401(k) Plan Expenses: High Courts, High Stakes

Sczepanski-Rebecca-OPTBy Rebecca Sczepanski, HunterMaclean

For GeorgiaCEO

High-profile cases working their way through the courts illustrate the high stakes associated with a failure to monitor and manager 401(k) plan fees and expenses. A well-managed retirement plan is an extremely valuable benefit that can positively impact the lives of employees and their beneficiaries and enhance a company’s reputation. However, managing retirement benefits can be complicated, and CEOs need to be vigilant about clearly defining and fulfilling fiduciary responsibilities.

A wave of class-action litigation initiated in the mid-2000s is finally bearing fruit for plaintiffs. The 8th Circuit Court of Appeals issued its opinion in Tussey v. ABB Inc. in March 2014. That Court held that ABB Inc. had failed to monitor the excessive fees paid to Fidelity from its 401(k) plan and remanded other holdings for the district court’s further consideration. ABB Inc.’s current tab is $13.4 million for the excessive fees, plus payment of the plaintiffs’ attorney fees (recoverable by successful plaintiffs under federal law, approximately $13.4 million before the appeal), its own legal fees for its defense, and possibly additional damages for improperly mapping investment funds. The only party who was completely relieved of liability under the decision was the service provider, Fidelity.

The second recent case of note, the 2013 9th Circuit opinion of Tibble v. Edison International, was generally an employer-friendly case. It determined that a shorter deadline for bringing fiduciary breach lawsuits was appropriate and that a plan administrator was entitled to deference for its plan interpretations even when there is a conflict of interest and the interpretation favors the plan sponsor. Nevertheless, Edison was held responsible for using higher-cost retail-class shares for three of the mutual funds in its plan, as it had not inquired whether lower-cost institutional class shares were available to a plan of its size. Both sides appealed the decision to the U.S. Supreme Court, which agreed to hear the case—the first time the Supreme Court has done so in the 401(k) plan fee context. Oral arguments have been heard, and a decision is expected this month.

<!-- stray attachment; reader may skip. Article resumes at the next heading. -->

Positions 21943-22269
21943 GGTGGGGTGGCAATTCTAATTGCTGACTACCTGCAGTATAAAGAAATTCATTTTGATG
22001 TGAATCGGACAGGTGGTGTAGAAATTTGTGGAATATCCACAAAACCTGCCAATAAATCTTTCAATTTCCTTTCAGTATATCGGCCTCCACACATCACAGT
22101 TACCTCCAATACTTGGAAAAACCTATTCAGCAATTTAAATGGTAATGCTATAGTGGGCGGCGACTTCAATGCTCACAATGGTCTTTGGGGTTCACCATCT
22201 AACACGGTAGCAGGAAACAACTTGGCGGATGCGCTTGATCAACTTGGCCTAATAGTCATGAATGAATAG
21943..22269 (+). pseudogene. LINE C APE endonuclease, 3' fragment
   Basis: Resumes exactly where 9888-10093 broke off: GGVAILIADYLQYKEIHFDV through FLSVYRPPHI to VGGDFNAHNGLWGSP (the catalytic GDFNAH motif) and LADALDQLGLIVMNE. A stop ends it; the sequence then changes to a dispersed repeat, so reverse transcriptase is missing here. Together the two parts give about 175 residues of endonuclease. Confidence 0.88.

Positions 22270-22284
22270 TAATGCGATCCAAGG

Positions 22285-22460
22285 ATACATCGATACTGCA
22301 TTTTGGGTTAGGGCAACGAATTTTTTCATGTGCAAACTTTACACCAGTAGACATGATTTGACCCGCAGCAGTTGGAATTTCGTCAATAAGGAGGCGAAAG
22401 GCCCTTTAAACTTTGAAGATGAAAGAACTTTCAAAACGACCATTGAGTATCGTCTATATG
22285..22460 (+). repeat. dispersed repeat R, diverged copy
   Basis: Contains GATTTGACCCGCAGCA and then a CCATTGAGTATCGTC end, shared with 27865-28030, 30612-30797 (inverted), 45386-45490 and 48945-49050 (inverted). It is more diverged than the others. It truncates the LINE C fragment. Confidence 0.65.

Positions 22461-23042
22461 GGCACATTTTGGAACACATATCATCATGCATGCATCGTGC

The U.S. Department of Labor (DOL) is increasingly concerned about the effect of high fees on plan participants. This has led to updated regulations, explicitly placing the responsibility for the funds made available on the employer. In 2012, these rules began requiring the plan administrator (typically the employer) to make enhanced disclosures to participants of the expenses paid from the plan and to explicitly approve plan-paid service provider fees. Failure to comply risks lawsuits, penalties, and excise taxes. These rules encourage greater transparency and demand heightened attention from CEOs to minimize potential liability, and they are increasingly a focus in DOL audits.

No company is immune from the threat of lawsuits filed by retirement plan participants. Unprepared plan sponsors could be hit with costly damages that can jeopardize both corporate and personal assets. These cases are expensive to defend and even more expensive to lose. CEOs of businesses with 401(k) plans should carefully consider the precedents set by these two cases and avoid “behind-the-scenes” payments and the use of expensive investment funds that subsidize non-retirement plan services. CEOs unsure of whether their company has adopted and is executing sound fiduciary policies and procedures should consult with an experienced employment benefits attorney.